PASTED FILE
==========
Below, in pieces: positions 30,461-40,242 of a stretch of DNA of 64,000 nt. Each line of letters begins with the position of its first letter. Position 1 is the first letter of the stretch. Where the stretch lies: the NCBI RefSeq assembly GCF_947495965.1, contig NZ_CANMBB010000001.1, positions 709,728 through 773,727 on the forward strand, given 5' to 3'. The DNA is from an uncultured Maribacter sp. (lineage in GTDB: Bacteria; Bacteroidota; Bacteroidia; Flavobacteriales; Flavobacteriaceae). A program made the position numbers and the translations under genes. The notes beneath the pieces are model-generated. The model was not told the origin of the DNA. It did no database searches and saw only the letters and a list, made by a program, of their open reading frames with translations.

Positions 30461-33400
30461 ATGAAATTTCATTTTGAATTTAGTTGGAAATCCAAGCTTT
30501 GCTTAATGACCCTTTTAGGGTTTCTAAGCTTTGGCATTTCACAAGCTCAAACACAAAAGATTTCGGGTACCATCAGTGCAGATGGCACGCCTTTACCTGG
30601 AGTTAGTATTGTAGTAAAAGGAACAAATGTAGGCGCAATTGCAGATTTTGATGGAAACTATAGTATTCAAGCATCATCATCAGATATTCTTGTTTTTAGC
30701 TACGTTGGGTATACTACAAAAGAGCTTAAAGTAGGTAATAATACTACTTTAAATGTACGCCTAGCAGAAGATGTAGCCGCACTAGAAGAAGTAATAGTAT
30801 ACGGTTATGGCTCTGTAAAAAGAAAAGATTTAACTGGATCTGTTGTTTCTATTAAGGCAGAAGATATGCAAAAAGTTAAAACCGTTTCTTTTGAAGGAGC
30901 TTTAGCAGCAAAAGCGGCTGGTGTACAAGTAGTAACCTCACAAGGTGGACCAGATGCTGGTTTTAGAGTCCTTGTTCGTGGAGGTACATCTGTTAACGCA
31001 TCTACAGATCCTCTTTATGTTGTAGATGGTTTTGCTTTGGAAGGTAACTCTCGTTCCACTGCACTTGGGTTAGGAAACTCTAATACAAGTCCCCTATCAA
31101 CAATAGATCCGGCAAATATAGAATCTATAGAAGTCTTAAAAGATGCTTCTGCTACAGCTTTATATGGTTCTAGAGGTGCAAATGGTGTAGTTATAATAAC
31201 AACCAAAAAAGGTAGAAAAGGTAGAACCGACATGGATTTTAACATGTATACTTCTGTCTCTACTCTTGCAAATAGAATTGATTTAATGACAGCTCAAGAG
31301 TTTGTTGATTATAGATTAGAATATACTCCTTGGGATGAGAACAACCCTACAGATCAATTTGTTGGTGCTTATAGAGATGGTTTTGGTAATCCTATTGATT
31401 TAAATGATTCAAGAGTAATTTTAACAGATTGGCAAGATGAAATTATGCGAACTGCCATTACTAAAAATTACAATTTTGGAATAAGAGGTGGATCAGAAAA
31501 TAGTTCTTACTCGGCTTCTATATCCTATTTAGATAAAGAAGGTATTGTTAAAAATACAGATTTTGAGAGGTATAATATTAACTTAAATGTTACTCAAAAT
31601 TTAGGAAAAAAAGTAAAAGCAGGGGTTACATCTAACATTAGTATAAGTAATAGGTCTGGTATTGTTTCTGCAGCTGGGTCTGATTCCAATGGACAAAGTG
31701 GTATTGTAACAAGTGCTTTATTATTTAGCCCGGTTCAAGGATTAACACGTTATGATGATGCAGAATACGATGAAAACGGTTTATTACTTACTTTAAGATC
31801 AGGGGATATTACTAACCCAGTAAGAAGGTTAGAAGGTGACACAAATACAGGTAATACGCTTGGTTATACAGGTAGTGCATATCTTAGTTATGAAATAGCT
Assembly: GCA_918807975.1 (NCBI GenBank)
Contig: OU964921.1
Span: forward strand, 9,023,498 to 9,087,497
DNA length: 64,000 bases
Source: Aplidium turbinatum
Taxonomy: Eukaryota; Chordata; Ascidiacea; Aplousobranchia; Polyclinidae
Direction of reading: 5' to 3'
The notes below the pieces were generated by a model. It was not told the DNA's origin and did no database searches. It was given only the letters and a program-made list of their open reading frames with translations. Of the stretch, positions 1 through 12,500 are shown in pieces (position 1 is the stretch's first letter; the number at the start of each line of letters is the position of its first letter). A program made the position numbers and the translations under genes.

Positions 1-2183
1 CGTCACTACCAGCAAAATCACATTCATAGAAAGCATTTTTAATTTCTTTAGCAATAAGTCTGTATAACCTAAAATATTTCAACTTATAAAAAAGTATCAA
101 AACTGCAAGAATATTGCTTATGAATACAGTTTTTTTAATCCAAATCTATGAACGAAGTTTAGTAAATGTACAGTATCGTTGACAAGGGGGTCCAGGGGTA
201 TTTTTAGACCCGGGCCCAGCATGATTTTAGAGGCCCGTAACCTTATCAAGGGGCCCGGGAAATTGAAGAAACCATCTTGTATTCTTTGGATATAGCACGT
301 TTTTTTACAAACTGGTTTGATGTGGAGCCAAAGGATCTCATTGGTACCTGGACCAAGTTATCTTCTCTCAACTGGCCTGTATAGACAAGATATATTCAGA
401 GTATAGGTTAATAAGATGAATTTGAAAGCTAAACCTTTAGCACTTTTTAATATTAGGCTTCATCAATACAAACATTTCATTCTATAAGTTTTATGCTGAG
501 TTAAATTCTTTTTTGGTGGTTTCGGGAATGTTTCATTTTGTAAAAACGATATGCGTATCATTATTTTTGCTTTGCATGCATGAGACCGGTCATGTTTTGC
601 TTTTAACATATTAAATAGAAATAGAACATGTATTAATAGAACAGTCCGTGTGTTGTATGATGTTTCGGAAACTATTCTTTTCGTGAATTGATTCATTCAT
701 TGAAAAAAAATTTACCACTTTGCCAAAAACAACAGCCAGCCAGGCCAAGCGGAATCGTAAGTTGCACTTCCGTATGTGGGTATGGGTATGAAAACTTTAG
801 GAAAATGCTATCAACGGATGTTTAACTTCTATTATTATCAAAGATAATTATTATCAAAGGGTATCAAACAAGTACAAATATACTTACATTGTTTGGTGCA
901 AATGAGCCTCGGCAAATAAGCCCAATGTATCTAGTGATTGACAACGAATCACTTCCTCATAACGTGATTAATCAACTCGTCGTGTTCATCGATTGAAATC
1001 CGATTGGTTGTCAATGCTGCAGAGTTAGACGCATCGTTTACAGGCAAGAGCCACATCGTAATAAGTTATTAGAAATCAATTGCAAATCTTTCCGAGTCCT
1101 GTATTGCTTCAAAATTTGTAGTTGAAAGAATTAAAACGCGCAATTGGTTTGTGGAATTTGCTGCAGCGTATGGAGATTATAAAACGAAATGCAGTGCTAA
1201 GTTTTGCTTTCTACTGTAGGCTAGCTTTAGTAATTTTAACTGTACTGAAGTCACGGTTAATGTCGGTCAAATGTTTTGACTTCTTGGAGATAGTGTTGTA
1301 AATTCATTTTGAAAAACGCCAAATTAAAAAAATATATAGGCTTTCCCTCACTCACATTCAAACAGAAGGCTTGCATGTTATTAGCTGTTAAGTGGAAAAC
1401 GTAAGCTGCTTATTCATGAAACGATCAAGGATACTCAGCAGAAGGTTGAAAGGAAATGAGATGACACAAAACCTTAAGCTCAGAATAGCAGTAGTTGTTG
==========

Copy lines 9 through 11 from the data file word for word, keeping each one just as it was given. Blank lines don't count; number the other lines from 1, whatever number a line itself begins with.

31001 TCTACAGATCCTCTTTATGTTGTAGATGGTTTTGCTTTGGAAGGTAACTCTCGTTCCACTGCACTTGGGTTAGGAAACTCTAATACAAGTCCCCTATCAA
31101 CAATAGATCCGGCAAATATAGAATCTATAGAAGTCTTAAAAGATGCTTCTGCTACAGCTTTATATGGTTCTAGAGGTGCAAATGGTGTAGTTATAATAAC
31201 AACCAAAAAAGGTAGAAAAGGTAGAACCGACATGGATTTTAACATGTATACTTCTGTCTCTACTCTTGCAAATAGAATTGATTTAATGACAGCTCAAGAG